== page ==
By a huge majority, members of Iran’s parliament voted Sunday to increase spending on the nation’s ballistic missile program and finance its paramilitary Revolutionary Guard.
Members of Parliament chanted "Death to America" during the session, the Associated Press reported.
The vote was viewed as a response to recently announced U.S. sanctions against the Muslim country.
Iran’s state-run IRNA news agency reported that 247 lawmakers attended the vote session, with 240 approving the spending plan and one lawmaker abstaining.
No specifics were available about how the new funds would be used.
The bill now heads to an oversight committee called the Guardian Council, which is expected to approve it.
Abbas Araghchi, a deputy foreign minister and senior nuclear negotiator on hand for the vote, said moderate President Hassan Rouhani's government would support the bill.
"The bill has very wisely tried not to violate the (nuclear deal) and also gives no chance to the other party to manipulate it," he said in comments reported by IRNA.
Under terms of the bill, some $800 million will be put toward several projects, including the Defense Ministry and its intelligence agencies. Among the agencies receiving money would be the Revolutionary Guards' Quds force, an expeditionary force run by Gen. Qassem Soleimani, who has been in Syria and Iraq.
The Guard, separate from Iran's conventional military forces, answers only to Supreme Leader Ayatollah Ali Khamenei.
The bill also imposes a visa and travel ban on U.S. military and security organizations and their commanders who have provided financial, intelligence, military, logistic and training support to terrorists in the region, naming the Islamic State group and the Syrian branch of al Qaeda.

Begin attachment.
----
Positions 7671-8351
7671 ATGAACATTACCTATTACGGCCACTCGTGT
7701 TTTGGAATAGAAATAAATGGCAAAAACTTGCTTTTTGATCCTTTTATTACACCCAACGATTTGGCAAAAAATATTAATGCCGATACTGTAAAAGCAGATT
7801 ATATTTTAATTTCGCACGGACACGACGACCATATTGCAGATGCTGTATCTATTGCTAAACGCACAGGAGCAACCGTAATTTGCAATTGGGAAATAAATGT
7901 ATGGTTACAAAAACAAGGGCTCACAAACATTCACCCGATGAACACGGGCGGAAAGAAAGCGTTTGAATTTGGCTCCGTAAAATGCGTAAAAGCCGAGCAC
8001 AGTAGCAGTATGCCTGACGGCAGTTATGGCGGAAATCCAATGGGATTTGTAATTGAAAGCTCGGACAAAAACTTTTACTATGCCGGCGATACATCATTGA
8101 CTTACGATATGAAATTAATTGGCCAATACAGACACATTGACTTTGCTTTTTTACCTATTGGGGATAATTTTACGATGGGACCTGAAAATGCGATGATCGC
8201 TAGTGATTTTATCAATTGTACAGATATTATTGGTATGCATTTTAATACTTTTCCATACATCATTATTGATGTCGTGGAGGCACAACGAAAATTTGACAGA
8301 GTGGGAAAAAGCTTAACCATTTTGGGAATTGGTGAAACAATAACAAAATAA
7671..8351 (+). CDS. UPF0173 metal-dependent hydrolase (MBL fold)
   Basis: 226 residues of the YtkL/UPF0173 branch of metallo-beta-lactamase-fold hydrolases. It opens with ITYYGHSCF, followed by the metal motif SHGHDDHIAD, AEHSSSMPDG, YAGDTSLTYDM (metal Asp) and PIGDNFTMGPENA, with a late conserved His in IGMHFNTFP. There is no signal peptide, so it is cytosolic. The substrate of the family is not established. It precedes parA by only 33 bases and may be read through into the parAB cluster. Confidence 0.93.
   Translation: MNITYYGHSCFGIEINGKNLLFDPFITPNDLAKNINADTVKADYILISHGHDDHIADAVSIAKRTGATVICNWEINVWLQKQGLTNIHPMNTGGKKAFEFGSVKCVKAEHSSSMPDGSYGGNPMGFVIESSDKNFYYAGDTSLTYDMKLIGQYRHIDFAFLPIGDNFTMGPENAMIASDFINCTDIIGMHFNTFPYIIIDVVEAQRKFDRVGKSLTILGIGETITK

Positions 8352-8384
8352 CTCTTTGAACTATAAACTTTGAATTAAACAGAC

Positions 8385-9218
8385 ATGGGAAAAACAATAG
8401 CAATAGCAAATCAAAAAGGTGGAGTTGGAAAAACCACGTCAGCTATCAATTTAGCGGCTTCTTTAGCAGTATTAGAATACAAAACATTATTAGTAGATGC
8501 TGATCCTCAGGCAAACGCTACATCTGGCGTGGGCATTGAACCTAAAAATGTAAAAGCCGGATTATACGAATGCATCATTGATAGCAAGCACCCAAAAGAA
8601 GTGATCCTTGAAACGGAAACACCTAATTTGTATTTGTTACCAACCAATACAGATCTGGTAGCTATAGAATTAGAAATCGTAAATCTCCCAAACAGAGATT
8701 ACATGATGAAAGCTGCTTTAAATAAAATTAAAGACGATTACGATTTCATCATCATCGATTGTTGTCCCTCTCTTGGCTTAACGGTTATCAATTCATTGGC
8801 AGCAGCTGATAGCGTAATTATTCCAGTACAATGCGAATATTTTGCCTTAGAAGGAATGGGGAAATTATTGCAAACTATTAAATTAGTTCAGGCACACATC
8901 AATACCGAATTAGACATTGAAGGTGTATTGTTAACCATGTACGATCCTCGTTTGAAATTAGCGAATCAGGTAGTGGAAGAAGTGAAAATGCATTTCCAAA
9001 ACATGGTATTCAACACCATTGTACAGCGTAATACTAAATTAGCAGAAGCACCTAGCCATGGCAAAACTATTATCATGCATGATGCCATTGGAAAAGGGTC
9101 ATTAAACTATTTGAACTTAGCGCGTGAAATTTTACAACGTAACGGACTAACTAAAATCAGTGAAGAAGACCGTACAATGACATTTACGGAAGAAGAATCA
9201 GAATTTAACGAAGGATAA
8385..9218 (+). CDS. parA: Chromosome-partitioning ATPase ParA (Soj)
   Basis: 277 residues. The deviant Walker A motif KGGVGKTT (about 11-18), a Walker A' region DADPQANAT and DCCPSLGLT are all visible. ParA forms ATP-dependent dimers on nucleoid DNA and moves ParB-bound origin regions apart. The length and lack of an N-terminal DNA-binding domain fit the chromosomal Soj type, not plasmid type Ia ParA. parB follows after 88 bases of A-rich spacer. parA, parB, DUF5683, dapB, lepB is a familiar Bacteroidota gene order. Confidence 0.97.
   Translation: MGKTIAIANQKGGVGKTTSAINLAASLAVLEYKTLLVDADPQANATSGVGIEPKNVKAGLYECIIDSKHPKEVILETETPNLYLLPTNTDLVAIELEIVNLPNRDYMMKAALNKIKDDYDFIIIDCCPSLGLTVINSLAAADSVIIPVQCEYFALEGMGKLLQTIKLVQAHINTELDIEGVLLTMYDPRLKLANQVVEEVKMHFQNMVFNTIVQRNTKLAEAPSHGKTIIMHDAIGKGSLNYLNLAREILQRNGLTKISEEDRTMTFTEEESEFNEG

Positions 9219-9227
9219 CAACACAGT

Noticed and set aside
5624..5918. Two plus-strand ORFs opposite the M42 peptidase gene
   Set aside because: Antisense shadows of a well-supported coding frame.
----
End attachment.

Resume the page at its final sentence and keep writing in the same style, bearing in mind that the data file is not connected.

Iranian officials often accuse the U.S. of being involved with both groups. The U.S. is actively involved in a massive military campaign against the Islamic State group and has struck the al-Qaida affiliate as well.
Perhaps more relevantly, the bill also includes banning visas for American officials involved with the Iranian exile group called the Mujahedeen-e-Khalq. Prominent U.S. lawmakers and politicians have met with the group and spoken at its rallies. The MEK has paid one of Trump's Cabinet members and at least one adviser in the past for giving such speeches.
IRNA also referred to the money also being used to develop nuclear propellers. In December, Rouhani ordered officials to draw up plans on building nuclear-powered ships, something that appears to be allowed under the nuclear deal, over an earlier dispute on U.S. sanctions under the Obama administration.
Trump signed a sanctions bill earlier this month that included new measures imposed on Iran. That sparked new outrage in Iran, with Foreign Minister Mohammad Javad Zarif accusing Trump of trying to "kill" the nuclear deal.
Earlier this month, Iran reiterated a previous assertion that new U.S. sanctions against it would constitute a “breach” of the 2015 nuclear deal between Iran and a group of Western powers.
Araghchi said the country had prepared a list of 16 measures to take against the U.S. in response to the sanctions, but would not elaborate.
The U.S. sanctions impose penalties on people involved in Iran’s ballistic missile program, enforce an arms embargo and apply terrorism sanctions to Iran’s powerful Revolutionary Guard.
In remarks aimed at Trump earlier this month, Rouhani issued a warning for anyone looking to discard the 2015 deal.
Those who intend to tear down the deal should know that they are tearing down their political life,” Rouhani said during a swearing-in ceremony to launch his second term.
Trump has repeatedly criticized the 2015 negotiated by the Obama administration, calling it “bad” and vowing to come up with a better plan for discouraging Iran’s nuclear ambitions.
The Associated Press contributed to this report.